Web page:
What Taxes Do I Owe On My Freelance Wages?
As an independent contractor, you might earn freelance wages regularly, or sporadically. When you get paid, clients don’t withhold taxes, meaning that you’re responsible for all the accounting and tax planning required in order to pay any taxes you owe. The following is provided to help understand the difference in these earnings and employee wages as well as some tips to help stay organized.
Tax Implications of Being an Independent Contractor versus Employee
The IRS has standards to classify workers as either employees or independent contractors. Independent contractors report their income via 1099 forms, whereas employers must file W-2 forms to report employee income and withheld taxes.
The following list highlights some of the tax implications of being an employee versus being an independent contractor:
- Payroll taxes: An employer calculates payroll tax payments and deducts those taxes from an employee's paycheck, whereas independent contractors are responsible for calculating their own payroll taxes. An employer issuing a W-2 will also pay half of the employment taxes, which is approximately 7.5%. On the contrast, an independent contractor is responsible for 100% of their employment taxes.
- Documentation requirements: Upon the close of a taxable year, a business is required to send a W-2 statement to all employees and a 1099 to qualifying contractors. Businesses are only required to issue a year-end 1099 statement if the employer paid the independent contractor at least $600. Therefore, if a business had independent contractors perform services for less than $600, they would not have to issue 1099 statements for this.
Even if a 1099 is not received, the contractor must still include this income on their tax return. Documentation can sometimes be obtained through payment processors, such as Paypal or Square, since contractors are often paid through such services and processors are typically required to report payments to the IRS.
Note, even if an employer fails to send a 1099 form to an independent contractor, that contractor is still required to report income to the IRS.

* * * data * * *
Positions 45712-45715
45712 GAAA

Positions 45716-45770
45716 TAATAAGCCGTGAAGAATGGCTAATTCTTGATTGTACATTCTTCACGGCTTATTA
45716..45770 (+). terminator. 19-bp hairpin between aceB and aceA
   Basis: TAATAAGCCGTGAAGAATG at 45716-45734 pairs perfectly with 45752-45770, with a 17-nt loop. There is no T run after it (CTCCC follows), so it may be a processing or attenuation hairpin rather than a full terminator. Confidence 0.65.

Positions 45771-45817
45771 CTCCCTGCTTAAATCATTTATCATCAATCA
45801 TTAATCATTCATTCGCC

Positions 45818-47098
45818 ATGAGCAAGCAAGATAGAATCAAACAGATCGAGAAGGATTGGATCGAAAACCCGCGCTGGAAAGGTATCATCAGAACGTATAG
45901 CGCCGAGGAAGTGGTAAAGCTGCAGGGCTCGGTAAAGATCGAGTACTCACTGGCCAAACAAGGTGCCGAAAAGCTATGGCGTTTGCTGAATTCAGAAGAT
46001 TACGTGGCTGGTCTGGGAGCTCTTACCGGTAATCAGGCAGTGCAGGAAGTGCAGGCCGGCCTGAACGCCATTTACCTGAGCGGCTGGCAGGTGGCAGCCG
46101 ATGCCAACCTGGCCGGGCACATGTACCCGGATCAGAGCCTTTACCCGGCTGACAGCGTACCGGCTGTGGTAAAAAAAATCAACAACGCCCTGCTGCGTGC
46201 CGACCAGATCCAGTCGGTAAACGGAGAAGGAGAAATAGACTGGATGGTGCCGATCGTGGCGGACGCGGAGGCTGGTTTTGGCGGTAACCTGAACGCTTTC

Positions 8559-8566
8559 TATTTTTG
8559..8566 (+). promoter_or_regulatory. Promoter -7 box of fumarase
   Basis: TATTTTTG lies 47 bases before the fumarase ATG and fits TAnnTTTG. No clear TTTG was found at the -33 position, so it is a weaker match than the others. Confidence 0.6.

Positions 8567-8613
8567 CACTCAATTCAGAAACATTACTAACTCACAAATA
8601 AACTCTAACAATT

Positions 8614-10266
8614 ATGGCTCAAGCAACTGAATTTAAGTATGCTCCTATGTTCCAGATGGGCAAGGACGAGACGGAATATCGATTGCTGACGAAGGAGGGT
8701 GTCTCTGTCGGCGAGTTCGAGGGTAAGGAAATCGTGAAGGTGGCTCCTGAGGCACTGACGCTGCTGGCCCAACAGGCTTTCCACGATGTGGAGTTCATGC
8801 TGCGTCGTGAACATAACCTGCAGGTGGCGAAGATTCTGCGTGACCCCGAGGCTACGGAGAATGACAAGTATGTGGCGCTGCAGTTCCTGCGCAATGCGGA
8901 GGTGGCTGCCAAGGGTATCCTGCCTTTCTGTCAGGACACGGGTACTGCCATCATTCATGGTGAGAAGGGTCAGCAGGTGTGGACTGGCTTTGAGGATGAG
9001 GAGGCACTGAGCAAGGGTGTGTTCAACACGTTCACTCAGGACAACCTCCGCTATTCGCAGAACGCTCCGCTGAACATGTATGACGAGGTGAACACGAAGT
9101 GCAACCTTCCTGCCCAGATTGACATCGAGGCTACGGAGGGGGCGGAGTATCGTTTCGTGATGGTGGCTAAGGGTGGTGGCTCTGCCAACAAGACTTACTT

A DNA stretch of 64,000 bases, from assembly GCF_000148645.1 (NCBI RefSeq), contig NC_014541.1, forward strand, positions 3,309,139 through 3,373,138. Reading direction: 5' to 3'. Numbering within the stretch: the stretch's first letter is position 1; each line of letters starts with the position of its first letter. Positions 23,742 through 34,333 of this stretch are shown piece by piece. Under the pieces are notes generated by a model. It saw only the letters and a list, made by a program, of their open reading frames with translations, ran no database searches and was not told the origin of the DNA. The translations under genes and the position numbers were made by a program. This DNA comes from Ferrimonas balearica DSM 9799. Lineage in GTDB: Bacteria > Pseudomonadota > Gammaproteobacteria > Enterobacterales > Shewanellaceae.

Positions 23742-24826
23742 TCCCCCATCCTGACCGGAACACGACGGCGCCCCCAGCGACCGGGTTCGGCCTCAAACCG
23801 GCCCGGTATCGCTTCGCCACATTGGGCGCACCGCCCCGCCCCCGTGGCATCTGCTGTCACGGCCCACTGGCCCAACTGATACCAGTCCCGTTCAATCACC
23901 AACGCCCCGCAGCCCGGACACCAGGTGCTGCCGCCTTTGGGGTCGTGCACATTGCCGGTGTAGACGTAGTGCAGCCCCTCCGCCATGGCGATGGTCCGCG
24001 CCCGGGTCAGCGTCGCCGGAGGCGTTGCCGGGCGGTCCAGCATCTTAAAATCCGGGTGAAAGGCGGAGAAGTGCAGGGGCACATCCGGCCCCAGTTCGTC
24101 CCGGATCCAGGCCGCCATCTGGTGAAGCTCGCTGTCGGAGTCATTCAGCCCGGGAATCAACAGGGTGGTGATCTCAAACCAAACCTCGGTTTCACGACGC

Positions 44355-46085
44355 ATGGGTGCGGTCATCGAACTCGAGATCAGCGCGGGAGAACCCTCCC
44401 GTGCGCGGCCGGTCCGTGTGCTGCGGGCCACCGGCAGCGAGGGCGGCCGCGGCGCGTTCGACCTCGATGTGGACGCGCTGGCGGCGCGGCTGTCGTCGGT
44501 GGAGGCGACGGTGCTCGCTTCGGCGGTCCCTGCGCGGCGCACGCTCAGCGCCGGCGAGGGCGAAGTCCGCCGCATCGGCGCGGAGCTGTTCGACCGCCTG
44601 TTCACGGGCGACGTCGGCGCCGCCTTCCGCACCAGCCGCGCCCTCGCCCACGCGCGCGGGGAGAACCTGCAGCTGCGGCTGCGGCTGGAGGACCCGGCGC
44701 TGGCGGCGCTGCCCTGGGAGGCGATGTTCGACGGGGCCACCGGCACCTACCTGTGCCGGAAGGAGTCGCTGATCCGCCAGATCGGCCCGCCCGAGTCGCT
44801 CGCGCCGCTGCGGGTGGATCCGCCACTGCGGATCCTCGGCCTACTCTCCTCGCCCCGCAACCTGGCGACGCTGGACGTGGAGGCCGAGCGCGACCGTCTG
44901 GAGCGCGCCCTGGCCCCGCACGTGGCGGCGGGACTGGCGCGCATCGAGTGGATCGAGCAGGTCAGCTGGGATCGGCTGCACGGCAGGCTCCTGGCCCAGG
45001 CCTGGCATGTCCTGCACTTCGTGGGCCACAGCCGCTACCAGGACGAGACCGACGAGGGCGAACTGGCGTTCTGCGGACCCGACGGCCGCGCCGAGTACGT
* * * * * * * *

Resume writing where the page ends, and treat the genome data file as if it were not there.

- Deducting business expenses: In general, a W-2 employee does not have as much leeway with deducting work related expenses under IRS rules. On the other hand, a 1099 independent contractor may be able to deduct most work-related expenses. Examples of deductible expenses can include mobile phones, computer equipment, office supplies, internet connectivity and maintenance, vehicle expenses, and more.
Note, both W-2 employees and 1099 contractors should maintain records of any deducted work-related expenses in the event of an audit.
Organization Really Helps
To avoid unnecessary stress at tax time, consider the following tips for staying organized throughout the tax year, and make filing your taxes a breeze.
Use One Small Business Accounting Application
To help keep track of how much money you have coming in, pick one accounting software package and stick with it. You might choose a versatile application that allows you to send invoices, swipe credit cards, accept checks, and even produce receipts for cash payments. Such software typically allows you to generate reports that show exactly how much money you earn to the penny when you’re ready to file your taxes. Cloud-based software that allows you to access your data across all devices may be the best solution to keep track of your earnings, whether you’re in the office or on the go.
Use One Credit Card for Just Expenses
Being self-employed means you need to buy everything to support your freelance business. You can best keep track of your expenses by using one credit card for all your business purchases. You can turn using one credit card into a bigger benefit by selecting one that offers travel rewards, and other money-saving bonuses. You can review your credit card statements, and organize your expenses by category, so you know where to look for deductions. Depending on the type of accounting software you choose to process payments, you may be able to upload your expenses into the software as well, so you’ll have all your accounting data in one place.
Keep Up-to-Date Spreadsheets
In the absence of accounting software, consider using simple spreadsheets to keep track of your earnings and expenses. You can set time aside daily to fill in data about your income and expenses on your spreadsheets or hire a virtual assistant to do the task. Having detailed spreadsheets on hand when you’re ready to file your taxes can alleviate the frustration and stress that goes along with being disorganized.
Pay Estimated Taxes
The more money you earn, the more taxes you owe. If you wait until the end of the year to calculate how much you owe, you can wind up with a larger than expected bill, as well as penalties for not making proper estimated payments. Paying quarterly estimated tax payments can make your life easier. If your income is inconsistent and you overpay, you will get a refund.
Employees and independent contractors are treated very differently by the IRS. Both should be aware of their obligations when filing their income taxes. More information on this can be found here:
Treatment of Employer-Provided Benefits
Deductions for Self-Employed Individuals